Cash-on-Hand & College Enrollment: Evidence from Population Tax Data and Policy Nonlinearities
In this paper, we estimate the causal effects of tax refunds (cash-on-hand) on college enrollment using population-level administrative data from United States income tax returns. We exploit plausibly exogenous variation in tax refunds around two kink points in the federal income tax code, including the first kink point in the Earned Income Tax Credit benefit schedule and the 15%-25% tax bracket kink point. Non-parametric graphical evidence suggests that differences in tax refunds across these tax kink points have meaningful effects on enrollment. Using a Regression Kink Design, our results indicate that a $1,000 increase in tax refunds received in the spring of the high school senior year increases college enrollment the next fall by roughly 2 to 3 percentage points. The magnitude of these effects, combined with less-than complete take-up of student aid, may be evidence that tax refunds relax credit constraints.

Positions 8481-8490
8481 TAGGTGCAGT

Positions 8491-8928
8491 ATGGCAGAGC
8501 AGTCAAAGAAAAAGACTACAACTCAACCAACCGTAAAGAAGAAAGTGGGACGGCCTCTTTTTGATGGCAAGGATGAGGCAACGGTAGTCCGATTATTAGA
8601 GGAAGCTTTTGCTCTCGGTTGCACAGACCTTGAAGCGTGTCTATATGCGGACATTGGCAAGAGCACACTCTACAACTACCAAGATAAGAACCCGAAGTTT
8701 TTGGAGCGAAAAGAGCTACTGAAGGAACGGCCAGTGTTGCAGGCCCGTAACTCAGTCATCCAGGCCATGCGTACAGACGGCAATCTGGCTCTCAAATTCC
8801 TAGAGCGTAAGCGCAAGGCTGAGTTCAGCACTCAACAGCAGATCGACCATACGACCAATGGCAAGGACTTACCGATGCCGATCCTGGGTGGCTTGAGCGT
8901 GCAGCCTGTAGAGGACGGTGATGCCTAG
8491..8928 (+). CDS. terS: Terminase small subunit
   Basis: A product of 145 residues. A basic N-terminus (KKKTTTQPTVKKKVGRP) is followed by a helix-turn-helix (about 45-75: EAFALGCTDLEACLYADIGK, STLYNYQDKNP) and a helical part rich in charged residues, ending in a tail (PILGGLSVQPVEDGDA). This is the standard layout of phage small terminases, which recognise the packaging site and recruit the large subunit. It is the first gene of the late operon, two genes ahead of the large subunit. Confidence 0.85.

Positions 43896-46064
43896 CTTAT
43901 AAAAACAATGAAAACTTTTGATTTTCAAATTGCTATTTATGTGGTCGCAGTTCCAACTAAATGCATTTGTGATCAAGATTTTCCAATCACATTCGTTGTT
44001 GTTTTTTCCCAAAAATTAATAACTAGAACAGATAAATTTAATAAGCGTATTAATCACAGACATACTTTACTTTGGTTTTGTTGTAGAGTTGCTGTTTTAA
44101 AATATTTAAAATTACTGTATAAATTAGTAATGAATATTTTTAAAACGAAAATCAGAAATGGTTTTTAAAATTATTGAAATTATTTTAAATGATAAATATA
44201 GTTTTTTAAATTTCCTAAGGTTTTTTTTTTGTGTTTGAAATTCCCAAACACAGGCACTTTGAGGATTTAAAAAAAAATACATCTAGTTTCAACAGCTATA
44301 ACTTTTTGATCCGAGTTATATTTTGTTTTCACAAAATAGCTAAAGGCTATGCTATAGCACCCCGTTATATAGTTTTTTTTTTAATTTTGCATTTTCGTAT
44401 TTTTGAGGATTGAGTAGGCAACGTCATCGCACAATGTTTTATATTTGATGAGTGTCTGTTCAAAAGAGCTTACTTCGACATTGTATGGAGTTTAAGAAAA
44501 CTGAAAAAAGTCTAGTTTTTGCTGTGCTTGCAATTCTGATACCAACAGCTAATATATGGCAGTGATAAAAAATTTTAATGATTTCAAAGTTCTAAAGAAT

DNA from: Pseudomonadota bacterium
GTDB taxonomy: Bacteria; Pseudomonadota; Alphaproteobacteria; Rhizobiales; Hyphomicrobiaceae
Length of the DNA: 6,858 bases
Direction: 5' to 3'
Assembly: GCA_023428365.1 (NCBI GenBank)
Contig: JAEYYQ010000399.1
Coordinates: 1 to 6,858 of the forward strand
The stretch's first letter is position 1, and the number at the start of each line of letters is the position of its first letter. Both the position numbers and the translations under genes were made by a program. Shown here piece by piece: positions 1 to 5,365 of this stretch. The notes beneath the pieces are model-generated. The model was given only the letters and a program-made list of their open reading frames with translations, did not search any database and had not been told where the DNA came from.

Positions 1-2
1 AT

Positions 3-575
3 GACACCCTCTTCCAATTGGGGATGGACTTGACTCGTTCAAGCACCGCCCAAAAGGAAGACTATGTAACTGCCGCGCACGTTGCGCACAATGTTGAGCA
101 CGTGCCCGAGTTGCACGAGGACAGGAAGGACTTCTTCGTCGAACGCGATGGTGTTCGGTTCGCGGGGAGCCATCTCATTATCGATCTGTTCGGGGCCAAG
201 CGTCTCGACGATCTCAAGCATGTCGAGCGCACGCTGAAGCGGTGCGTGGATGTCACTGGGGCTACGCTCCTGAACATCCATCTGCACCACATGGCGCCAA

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Document Object Identifier (DOI): 10.3386/w19836
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